For many people, Italy constitutes their dream vacation, that once-in-a-lifetime trip they’ve waited their whole lives to take. They save money. They research their trip. They are ready to go. Yet, I am always surprised to see how many travel myths still plague the bel paese.
Here are three Italy travel myths … debunked!
Italy Travel Myth #1. Train are the cheapest mode of transportation in Italy
While this may have been the case back in the day, low-cost airlines such as EasyJet, RyanAir and blu-express have changed the way people travel throughout Italy. As a quick example, I checked EasyJet’s website and compared the cost of a one-way flight from Lamezia Terme to Milan to the price of a train ticket for the same day on Trenitalia.it.
Flight – €30.00 (including all taxes); 1hr, 45 min
Train – €110.00; 10hr
On a side note, even I was surprised at this difference, but it just goes to show … train travel, no matter how quaint and exotic it might seem, isn’t always your best transportation option in Italy.
and speaking of transportation …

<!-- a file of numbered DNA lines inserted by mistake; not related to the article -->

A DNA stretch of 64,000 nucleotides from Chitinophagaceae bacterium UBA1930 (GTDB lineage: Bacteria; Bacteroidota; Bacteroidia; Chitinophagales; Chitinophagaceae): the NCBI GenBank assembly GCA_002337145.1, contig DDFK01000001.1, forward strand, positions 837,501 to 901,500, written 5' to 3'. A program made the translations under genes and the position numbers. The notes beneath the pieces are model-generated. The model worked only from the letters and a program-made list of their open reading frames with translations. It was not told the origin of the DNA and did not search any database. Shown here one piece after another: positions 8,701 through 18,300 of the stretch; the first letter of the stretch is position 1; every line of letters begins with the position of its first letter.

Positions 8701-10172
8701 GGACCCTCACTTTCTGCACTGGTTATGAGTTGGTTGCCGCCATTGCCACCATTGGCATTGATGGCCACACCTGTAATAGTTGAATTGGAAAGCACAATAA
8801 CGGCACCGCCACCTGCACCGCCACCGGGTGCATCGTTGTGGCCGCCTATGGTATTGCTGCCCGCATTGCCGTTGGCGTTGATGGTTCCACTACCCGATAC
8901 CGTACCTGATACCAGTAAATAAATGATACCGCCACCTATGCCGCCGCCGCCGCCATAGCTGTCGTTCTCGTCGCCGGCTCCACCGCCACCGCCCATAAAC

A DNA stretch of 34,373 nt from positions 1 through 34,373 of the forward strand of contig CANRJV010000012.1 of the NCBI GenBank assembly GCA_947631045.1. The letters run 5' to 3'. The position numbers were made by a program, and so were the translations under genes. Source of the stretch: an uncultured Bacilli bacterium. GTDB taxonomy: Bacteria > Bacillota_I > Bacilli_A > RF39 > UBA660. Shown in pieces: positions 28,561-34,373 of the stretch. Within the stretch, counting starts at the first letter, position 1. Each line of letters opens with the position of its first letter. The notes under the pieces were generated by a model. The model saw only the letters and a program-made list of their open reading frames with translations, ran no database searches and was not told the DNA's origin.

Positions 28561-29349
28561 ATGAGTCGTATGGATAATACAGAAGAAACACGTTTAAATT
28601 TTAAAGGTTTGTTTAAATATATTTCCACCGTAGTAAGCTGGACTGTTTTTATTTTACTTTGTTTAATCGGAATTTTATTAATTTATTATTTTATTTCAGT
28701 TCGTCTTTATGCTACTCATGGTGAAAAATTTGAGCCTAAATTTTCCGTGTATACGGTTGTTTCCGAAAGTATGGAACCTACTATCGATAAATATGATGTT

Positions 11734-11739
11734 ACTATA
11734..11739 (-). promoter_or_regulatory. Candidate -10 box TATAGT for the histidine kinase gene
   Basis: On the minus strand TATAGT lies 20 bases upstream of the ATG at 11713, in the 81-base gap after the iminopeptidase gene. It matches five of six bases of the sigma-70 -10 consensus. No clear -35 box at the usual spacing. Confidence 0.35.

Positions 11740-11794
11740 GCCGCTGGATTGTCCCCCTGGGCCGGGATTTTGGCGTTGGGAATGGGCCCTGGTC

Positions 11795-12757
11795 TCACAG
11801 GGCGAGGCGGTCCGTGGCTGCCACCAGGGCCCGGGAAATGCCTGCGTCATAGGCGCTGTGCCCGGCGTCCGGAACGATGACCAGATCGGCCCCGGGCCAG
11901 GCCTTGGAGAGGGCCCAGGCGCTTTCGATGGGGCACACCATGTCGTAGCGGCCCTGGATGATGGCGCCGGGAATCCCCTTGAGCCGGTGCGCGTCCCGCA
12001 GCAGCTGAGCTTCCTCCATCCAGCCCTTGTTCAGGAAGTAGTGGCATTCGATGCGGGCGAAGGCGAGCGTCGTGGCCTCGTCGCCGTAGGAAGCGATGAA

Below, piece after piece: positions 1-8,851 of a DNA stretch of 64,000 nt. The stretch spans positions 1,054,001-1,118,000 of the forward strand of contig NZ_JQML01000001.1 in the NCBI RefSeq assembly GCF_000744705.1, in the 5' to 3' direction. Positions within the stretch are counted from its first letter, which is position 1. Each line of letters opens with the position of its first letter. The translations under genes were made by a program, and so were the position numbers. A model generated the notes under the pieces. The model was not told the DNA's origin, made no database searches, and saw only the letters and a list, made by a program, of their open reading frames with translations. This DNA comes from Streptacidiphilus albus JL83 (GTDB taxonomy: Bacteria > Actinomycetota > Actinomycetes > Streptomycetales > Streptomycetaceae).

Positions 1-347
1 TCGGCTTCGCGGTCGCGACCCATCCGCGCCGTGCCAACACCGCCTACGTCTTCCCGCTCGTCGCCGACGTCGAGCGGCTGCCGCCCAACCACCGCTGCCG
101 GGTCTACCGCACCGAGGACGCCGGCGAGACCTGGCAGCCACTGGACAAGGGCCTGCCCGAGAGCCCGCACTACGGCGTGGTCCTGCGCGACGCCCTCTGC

Italy Travel Myth #2. Everyone uses public transportation in Italy – you don’t need to rent a car
This might be true for people living in the heart of Italy’s largest cities, but most Italians I know have-and use-a car. In fact, the farther south you travel in Italy, the more unreliable public transportation becomes. We often recommend that guests who visit our B&B rent a car so they will have easy access to restaurants and attractions that might be hard to reach with public transportation.
It is also worth noting that public transportation-even on its good days-can quickly eat up valuable sightseeing time. If you are unsure if you will need to rent a car, ask the proprietors at your hotels or B&Bs and check Trenitalia.it for train times and options.
Italy Travel Myth #3. You don’t need an IDP to drive in Italy
If you plan to drive in Italy, be sure to visit your local AAA and purchase an International Driver’s Permit. While you aren’t required to have an IDP to rent a car in Italy, you could find yourself in trouble if you are stopped by the Police or Carabinieri … and for $15, is it really worth the risk?
Hey, Italophiles, what other Italy travel myths have you seen out there? Leave a comment to debunk your own myth about traveling in Italy.
Until next time … Buon Viaggio!
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